The EAC Act, which came into force in December 2014, mandates the EACCA to promote and protect fair competition in the EAC and to provide for consumer welfare.  The EAC Act prohibits, amongst other things, anti-competitive trade practices and abuse of market dominance.  It provides for notification of mergers and acquisitions, notification of subsidies granted by partner states, and regulates public procurement.

The Long(er) Arm of Malawi’s Competition Law: CFTC Investigates Foreign Textbook Supplier in Cartel Probe

By Michael-James Currie

In a potential first, Malawi’s Competition and Fair Trade Commission’s (CFTC) Chief Executive Officer, Ms Charlotte Malonda, recently announced that the CFTC is investigating a UK-based supplier of textbooks, Mallory International, for alleged cartel conduct.  Mallory had partnered up with a local company, Maneno Books Investments, as part of a joint venture, called “Mallory International JV Maneno Enterprise”.  In addition, other companies also being investigated include Jhango Publishers, South African based Pearson Education Africa, Dzuka Publishing Company and UK based Trade Wings International.

The investigation follows complaints received by the Human Rights Consultative Committee as well as a number of its constituent civil society organisations and NGOs.

textbooksThe allegations include price fixing and collusive tendering vis-à-vis tenders issued by the Malawian government for the supply of pupils’ text books.

Section 33 of the Competition and Fair Trade Act prohibits collusive tendering and bid rigging per se. Furthermore, a contravention of section 33 is an offence in terms of the Act carries with it not only the imposition of an administrative penalty, which is the greater of the financial gain generated from the collusive conduct or K500 000, but also criminal sanctions, the maximum being a prison sentence of five years, notes Andreas Stargard, a competition attorney:

“The Malawian competition enforcer, under Ms. Malonda’s leadership, has shown significant growth both in terms of bench strength and actual enforcement activity since her involvement began in 2012.”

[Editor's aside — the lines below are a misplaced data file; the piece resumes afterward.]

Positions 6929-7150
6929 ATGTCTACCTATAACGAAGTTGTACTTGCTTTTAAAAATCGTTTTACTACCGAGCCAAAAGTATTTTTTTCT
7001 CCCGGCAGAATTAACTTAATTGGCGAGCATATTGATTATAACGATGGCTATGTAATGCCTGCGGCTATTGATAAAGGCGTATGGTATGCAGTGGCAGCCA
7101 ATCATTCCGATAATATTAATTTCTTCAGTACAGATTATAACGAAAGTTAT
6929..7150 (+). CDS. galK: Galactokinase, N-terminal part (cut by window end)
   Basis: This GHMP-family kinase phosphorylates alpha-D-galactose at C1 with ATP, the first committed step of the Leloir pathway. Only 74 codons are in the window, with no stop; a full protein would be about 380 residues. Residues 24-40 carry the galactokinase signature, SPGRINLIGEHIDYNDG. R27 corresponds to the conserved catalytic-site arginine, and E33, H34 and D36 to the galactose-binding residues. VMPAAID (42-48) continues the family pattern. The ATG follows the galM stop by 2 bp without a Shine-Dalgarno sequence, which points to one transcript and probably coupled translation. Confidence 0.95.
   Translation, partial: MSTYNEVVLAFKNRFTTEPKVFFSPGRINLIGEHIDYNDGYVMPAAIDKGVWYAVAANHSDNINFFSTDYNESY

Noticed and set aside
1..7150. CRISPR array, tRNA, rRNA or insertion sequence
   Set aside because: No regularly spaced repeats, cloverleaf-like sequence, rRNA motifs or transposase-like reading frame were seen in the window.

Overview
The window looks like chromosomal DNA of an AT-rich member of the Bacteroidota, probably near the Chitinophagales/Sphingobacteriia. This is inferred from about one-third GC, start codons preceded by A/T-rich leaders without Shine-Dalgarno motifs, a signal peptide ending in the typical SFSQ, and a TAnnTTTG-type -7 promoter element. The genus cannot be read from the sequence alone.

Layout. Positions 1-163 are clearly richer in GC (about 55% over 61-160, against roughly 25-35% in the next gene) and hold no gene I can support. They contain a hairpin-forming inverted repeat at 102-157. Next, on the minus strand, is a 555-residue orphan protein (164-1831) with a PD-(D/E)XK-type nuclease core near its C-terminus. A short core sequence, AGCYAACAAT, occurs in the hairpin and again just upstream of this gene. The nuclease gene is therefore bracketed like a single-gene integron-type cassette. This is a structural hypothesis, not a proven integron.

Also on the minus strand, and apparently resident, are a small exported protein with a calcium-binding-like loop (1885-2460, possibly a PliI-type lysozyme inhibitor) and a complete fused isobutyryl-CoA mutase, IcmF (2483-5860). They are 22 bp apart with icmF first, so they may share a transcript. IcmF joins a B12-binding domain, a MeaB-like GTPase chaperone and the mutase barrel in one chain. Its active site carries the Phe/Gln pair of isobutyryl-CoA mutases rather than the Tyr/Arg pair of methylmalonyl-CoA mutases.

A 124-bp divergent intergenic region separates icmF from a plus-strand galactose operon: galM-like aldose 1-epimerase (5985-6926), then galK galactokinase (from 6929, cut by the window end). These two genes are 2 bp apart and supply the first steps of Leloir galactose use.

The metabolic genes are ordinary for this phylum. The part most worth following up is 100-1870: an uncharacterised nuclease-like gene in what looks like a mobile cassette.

He continues:

“The present price-fixing investigation began as a result of complaints brought by HRCC, a human-rights network of 90 civil-society organisations.  Together with several NGOs, they evidently felt that the CFTC was the most competent domestic enforcer with long-arm jurisdiction and potential criminal sanctions at their disposal; and in Ms. Malonda — whose personal C.V. notably also includes prior human-rights law experience — they have found an effective champion of their cause.  Based on some of the complainant’s testimony, the alleged conduct goes back over a decade and included collusion with Ministry of Education staffers and even  direct intimidation of potential competitors not to bid on the government’s tenders…”

The Nyasa Times quoted the CFTC head as confirming that the agency had “received a few complaints about allegations of a cartel and other procurement malpractices, hence our commencement of the investigations to get the bottom of the matter.”

Based on the language of Section 50 of the Act suggests that the sanctions for committing an offence in terms of the Act requires the imposition of both a penalty and a five year prison sentence. Although not aware of any case law which has previously interpreted this provision, the wording of the Act is particularly onerous, particularly in light of the per se nature of cartel conduct.